I'm also curious about this. I've never heard of such a violation. Is this something like "aggressive driving?" Is it that you cut in front of someone without leaving enough room? For me, it doesn't make sense unless you took an aggressive posture in the situation. Otherwise, you shouldn't be responsible for the following distance between you and the vehicle behind you.

OWI:

Operating While Intoxicated

Rob. D.'s Comment
member avatar

Brett says:

Oh, I see. I guess I have a different way of looking at it. If vehicle #3 was keeping a safe following distance and was paying attention he would not have run into vehicle #2, who was properly stopping for the changing traffic light. I don't see how that relates to red-light cameras at all. Drive your vehicle properly and you won't run into the person in front of you. It won't matter if there are cameras around or not.

I have done a decent amount of driving in Chicago and can attest to the scenario that Marc Lee describes. My personal opinion with regard to Chicago is that it is about revenue generation rather than safety.

The length of yellow light in Chicago is a split second and it immediately changes to red. At most intersections, traveling at the posted speed, you almost need to make a panic stop to NOT run the red light. For people in Chicago who know this, they will be prepared for this. But for out of town people they will not be prepared for the car in front of them to slam on their brakes. Brett is correct that you can avoid rear ending someone if you maintain a proper following distance. But in Chicago, that following distance needs to be sufficient for a panic stop for the driver in front, which your average driver does NOT maintain.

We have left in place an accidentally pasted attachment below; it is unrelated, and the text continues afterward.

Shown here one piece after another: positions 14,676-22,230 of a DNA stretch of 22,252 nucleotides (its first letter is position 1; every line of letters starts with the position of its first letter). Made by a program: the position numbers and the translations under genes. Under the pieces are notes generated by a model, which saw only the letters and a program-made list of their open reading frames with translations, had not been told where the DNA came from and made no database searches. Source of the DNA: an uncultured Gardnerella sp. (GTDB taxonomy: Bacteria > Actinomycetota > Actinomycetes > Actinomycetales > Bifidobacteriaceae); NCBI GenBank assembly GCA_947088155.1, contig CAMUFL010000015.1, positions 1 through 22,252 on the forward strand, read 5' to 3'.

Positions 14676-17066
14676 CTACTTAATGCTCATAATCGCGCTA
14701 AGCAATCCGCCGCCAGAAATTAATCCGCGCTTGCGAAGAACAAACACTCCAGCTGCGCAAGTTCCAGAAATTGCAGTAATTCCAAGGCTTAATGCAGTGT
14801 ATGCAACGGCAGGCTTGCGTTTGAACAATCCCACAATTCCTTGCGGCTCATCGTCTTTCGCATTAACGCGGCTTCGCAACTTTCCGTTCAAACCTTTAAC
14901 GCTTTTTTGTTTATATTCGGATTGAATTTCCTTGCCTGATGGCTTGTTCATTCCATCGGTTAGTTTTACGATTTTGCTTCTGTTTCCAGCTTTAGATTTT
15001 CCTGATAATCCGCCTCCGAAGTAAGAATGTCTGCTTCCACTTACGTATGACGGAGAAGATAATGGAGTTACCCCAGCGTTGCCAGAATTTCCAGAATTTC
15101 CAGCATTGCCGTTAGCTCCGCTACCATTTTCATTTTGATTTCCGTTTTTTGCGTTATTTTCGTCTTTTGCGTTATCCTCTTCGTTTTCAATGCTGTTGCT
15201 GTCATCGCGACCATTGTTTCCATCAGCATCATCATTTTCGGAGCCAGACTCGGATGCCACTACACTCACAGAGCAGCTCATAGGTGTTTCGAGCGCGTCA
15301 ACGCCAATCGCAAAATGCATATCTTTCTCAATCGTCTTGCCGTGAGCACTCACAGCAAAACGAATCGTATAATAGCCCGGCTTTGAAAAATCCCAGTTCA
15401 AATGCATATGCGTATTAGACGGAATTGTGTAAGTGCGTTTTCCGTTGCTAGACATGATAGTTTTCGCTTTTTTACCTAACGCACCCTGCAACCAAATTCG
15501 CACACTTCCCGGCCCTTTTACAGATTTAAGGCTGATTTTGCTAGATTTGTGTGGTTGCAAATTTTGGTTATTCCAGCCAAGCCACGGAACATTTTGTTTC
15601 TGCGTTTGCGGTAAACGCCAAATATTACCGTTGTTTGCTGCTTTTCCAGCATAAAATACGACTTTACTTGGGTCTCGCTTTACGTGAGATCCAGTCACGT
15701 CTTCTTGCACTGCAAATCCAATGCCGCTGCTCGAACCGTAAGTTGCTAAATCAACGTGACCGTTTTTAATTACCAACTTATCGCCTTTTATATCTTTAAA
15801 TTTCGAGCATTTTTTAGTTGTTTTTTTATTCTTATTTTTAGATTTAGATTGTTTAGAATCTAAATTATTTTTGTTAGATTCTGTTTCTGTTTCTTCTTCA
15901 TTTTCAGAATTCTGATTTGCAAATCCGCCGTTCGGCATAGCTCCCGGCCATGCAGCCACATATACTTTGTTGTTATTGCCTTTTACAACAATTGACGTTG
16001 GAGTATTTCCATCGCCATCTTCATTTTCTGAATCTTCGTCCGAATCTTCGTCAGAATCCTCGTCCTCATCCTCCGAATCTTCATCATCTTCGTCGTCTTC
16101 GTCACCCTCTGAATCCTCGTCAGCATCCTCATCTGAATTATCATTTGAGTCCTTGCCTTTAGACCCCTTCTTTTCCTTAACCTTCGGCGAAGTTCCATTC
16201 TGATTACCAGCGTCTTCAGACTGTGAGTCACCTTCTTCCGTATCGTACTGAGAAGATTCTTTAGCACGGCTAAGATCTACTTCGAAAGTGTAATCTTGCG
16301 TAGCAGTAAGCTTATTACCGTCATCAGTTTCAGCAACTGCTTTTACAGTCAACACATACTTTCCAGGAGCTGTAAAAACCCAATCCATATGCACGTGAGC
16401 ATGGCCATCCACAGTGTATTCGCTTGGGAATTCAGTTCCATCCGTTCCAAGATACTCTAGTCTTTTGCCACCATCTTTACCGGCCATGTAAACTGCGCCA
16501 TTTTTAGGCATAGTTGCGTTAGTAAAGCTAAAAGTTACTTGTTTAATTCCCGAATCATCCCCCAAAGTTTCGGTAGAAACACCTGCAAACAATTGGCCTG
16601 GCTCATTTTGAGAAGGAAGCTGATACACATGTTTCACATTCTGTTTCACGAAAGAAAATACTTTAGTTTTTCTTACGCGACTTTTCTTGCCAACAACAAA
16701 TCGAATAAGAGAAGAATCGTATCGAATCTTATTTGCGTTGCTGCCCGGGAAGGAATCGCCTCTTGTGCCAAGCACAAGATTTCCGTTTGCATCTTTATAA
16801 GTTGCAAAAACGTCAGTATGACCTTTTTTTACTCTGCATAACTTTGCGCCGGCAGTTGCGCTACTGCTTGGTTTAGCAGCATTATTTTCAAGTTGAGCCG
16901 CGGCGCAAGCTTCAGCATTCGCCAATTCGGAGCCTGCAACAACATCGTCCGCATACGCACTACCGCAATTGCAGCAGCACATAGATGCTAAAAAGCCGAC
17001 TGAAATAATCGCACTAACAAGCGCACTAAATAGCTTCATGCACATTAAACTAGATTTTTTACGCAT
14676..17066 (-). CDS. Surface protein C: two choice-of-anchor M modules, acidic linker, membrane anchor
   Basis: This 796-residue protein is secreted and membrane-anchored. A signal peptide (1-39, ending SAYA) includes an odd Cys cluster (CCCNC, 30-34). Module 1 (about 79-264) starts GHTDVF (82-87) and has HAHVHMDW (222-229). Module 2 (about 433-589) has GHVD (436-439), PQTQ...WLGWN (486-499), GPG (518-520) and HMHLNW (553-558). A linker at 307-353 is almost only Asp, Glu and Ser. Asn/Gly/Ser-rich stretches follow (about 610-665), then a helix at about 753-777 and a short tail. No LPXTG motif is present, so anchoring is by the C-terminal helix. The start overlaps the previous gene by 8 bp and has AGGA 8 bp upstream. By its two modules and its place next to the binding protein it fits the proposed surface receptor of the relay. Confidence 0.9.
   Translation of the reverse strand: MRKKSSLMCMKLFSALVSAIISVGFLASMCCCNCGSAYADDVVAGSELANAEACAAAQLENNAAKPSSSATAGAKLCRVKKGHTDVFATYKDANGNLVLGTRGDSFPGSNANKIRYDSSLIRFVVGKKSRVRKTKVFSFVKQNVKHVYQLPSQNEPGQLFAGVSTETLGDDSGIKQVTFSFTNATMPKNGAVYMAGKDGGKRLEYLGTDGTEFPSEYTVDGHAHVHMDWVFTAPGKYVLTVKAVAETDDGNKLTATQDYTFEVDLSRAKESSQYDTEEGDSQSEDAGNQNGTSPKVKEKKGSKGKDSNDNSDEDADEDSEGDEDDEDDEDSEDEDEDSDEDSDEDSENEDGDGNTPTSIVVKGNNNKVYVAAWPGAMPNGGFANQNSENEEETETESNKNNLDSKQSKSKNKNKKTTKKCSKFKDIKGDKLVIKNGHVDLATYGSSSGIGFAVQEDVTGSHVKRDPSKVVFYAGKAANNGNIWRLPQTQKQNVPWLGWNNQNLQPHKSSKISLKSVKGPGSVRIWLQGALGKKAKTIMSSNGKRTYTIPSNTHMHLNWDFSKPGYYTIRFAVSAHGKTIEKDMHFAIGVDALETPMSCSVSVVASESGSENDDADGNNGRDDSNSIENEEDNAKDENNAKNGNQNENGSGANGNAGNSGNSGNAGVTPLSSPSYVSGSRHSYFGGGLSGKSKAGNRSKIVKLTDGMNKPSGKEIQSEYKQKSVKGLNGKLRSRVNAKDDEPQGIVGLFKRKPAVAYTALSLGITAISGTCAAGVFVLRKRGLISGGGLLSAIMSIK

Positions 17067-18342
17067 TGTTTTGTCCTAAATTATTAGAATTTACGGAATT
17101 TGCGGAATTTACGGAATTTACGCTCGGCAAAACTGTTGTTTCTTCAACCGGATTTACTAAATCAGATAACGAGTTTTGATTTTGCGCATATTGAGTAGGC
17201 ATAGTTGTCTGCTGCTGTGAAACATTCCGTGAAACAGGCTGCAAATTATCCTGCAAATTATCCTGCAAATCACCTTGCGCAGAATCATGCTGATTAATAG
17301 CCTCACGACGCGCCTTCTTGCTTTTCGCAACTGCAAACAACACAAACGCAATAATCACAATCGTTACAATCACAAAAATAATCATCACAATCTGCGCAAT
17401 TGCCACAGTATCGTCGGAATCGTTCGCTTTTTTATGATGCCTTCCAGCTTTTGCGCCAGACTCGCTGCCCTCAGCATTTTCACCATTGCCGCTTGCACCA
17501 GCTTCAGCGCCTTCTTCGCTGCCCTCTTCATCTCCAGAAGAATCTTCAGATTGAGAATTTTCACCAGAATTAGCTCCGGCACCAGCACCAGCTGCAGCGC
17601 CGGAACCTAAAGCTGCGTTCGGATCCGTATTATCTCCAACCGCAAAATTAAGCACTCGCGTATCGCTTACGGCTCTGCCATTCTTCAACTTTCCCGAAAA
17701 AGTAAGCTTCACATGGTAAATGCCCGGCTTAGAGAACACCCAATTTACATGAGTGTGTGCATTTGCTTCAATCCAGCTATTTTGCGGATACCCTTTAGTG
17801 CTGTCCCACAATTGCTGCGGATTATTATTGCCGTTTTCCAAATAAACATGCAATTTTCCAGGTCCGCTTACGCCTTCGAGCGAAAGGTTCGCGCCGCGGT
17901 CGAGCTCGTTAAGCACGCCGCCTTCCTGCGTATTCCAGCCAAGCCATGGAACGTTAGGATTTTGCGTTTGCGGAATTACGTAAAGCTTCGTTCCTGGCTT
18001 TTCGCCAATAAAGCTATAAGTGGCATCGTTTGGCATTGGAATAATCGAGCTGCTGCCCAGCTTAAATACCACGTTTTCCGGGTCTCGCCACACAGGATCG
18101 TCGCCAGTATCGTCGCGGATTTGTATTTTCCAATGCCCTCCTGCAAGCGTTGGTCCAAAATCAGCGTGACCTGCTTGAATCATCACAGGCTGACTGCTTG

Bird-one: correct me if I'm wrong on the light timing. Although, you may disagree with me that its about revenue generation rather than safety.

OWI:

Operating While Intoxicated

Bird-one's Comment
member avatar

I agree with what Brett is saying. I've lived in Illinois my entire life and remember life before the cameras, and after. Not sure if the rules are the same everywhere but here in Illinois you have to have your front axle over or on the white line by the time the light turns red. And when turning right on red have to come to a full, complete stop before continuing. All it really did was in the beginning make for some good revenue because people either didn't quite understand the rules or choose to ignore them until they got that 110 dollar ticket in the mail. I don't think they increased accidents or really decreased them either because for me personally I rarely ever saw people blowing through red lights to begin with. The IHSA however did do a study and said accidents decreased by as much as 30 percent in some areas.

The city of Chicago though did get sued and it was founded that some lights were rigged so that it would change from yellow to red in about 2 seconds flat. So saying that they are there to generate revenue is probably also a valid argument.

OWI:

Operating While Intoxicated

OOS:

When a violation by either a driver or company is confirmed, an out-of-service order removes either the driver or the vehicle from the roadway until the violation is corrected.